You should check with your local town or district hall to find out where your dog is free to walk without a leash and where it can relieve itself. Be aware, though, that you may receive a hefty fine if you allow your pooch to do his or her business in an undesignated area.
During walkies, you must clean up your dog’s mess and dispose of it in one of the marked bins. These are usually green and have an unmistakable picture on them. Therefore, make sure that you carry some poop bags with you at all times.
Compulsory training for certain breeds
In 2017, the Dutch government released an official list of 20 different dog breeds that it deems ‘dangerous or high-risk’. The following year, a new law came into action, making it mandatory for the owners of these breeds to attend a course in keeping dogs with a tendency towards aggressive behavior. Pitbull terriers/crossbreeds, Rottweilers, and Caucasian Shepherds are among the breeds.
The law is part of the government’s attempt to reduce the number of dog attacks. Further measures may include giving councils the power to ban other breeds as well as implementing a ban on importing and breeding. In addition, the government intends to set up a central register to record dog bite incidents and a hotline for people to report dangerous dogs or owners who refuse to deal with them properly. If you are considering getting a dog, you can find advice on choosing one on the National Pet Information Centre (LICG) or Minder Hondenbeten websites (in Dutch).
Read more pet articles on Expatica
Get more advise and information about keeping dogs and other animals in the Netherlands with our helpful guides that cover everything from importing pets and getting them insured to how to help them survive a noisy Dutch New Year's Eve.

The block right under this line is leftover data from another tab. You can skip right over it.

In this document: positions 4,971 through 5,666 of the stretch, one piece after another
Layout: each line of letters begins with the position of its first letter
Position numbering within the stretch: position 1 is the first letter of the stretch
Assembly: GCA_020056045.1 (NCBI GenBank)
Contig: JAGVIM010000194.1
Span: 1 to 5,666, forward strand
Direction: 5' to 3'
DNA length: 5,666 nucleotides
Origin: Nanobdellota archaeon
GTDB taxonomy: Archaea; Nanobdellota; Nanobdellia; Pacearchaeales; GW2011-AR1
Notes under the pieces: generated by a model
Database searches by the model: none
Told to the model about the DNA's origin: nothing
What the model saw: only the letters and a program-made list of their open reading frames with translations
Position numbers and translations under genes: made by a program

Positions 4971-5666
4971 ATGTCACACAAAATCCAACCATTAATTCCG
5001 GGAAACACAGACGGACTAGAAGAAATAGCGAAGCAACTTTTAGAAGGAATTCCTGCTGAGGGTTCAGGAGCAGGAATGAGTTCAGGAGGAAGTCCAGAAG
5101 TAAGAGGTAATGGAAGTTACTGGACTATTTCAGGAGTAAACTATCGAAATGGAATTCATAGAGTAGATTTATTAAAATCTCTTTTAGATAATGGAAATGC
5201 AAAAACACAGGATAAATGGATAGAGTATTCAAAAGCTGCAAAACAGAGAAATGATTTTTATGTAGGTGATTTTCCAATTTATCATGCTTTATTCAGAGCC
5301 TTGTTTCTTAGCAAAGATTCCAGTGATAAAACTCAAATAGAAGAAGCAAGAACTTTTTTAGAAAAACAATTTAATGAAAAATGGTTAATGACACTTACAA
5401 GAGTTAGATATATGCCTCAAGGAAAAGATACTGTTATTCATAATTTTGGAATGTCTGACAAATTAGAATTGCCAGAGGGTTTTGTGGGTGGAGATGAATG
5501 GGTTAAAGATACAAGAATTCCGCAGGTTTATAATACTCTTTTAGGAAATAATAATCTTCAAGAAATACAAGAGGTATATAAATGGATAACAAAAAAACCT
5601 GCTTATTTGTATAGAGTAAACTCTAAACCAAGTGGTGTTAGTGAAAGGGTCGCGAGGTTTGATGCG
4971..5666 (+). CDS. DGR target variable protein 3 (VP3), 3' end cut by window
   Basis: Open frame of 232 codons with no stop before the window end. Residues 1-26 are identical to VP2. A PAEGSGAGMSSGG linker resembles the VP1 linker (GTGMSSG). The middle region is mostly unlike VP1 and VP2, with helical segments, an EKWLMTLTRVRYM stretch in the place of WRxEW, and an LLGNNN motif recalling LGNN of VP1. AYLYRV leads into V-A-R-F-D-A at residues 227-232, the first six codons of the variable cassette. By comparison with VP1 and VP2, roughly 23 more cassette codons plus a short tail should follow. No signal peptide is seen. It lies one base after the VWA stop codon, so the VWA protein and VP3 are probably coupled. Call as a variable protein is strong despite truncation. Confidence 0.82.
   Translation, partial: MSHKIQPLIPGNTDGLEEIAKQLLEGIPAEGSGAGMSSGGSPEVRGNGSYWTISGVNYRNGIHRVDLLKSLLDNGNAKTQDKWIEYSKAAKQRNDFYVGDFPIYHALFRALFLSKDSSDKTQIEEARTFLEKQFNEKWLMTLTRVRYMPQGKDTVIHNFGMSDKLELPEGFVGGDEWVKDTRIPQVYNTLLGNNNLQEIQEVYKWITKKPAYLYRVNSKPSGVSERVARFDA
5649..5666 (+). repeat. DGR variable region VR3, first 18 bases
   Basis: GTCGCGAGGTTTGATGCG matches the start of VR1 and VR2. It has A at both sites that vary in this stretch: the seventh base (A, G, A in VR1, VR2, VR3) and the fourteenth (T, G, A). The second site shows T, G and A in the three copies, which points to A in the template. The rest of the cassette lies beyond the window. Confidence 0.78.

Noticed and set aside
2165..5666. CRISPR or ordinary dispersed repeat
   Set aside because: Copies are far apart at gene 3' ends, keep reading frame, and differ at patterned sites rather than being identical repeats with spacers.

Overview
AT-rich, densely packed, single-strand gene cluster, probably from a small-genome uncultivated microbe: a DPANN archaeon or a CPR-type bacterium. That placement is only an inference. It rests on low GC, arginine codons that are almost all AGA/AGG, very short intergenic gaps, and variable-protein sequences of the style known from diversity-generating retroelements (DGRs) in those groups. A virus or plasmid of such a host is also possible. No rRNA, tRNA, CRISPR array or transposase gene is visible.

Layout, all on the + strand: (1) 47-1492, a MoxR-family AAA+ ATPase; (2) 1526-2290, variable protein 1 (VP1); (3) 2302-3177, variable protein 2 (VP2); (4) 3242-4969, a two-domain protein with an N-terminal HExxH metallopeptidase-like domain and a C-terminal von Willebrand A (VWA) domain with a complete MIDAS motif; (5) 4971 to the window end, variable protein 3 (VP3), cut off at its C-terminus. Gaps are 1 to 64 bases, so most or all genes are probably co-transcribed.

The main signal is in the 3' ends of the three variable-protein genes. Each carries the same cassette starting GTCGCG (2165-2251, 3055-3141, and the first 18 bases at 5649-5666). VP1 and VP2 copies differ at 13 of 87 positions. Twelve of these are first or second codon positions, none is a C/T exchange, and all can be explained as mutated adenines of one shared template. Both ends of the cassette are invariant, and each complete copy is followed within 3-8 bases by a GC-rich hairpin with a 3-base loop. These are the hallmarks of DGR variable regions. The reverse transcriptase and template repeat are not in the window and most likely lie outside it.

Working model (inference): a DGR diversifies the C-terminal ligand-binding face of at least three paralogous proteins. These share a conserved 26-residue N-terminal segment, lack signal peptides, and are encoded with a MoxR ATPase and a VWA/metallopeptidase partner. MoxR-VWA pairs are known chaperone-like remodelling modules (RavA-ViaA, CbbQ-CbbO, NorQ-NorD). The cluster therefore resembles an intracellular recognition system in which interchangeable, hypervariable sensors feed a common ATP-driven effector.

Veterinary services in the Netherlands
The Dutch are great pet lovers and there is a good network of vets and animal hospitals across the Netherlands. You can search online for vets (dierenarts) and practices (dierenartspraktijk) in your area.
Animal ambulance services
If you cannot find an emergency veterinarian (Dieren Spoedkliniek) or a 24-hour service, you can either call the Animal Ambulance (Dierenambulance) in your area (check below) or your local veterinarian office. Both will list an emergency number for help outside of office hours.
- Amsterdam: 020 626 2121
- The Hague: 070 328 2828 / 070 366 0909
- Hilversum: 035 683 0300
- Leiden: 071 517 4141
- Maastricht/Zuid-West Limburg: 090 0443 3224
- Rotterdam: 010 415 5666 / 010 476 8750
- Utrecht: 030 273 1600 06 / 065 477 2700
- Wassenaar: 070 511 7772
Losing and finding a pet
If your pet has gone astray, you should call your local pound or one of the main numbers below. You can also contact the Amivedi Nederland (animal tracing service) on 090 0264 8334. If the animal has an electronic identification chip, you can also report the loss to the national chip database.
- Amsterdam: Dierenkwijtlijn, 020 470 5000 (choose 1 in menu to report missing pet)
- Den Bosch: Bosch en Duin, Dierenkliniek, 030 228 3810
- Eindhoven: Dierenkliniek Dikkertedap, 040 243 2455
- Groningen: Diergeneeskundig Centrum Paterswoldseweg en Hoogkerk, 050 525 2697
- Haarlem: Dierenkliniek Meerwijk, 023 533 3363
- The Hague: Haags Dierencentrum, 070 366 1806 (choose 1 in menu)
- Maastricht: Dierenkliniek Oranjeplein, 043 363 1818
- Rotterdam: Dierenopvangcentrum, 010 437 4211
- Utrecht: Amivedi Dieren Opsporingsdienst (animal tracing service), 030 251 3372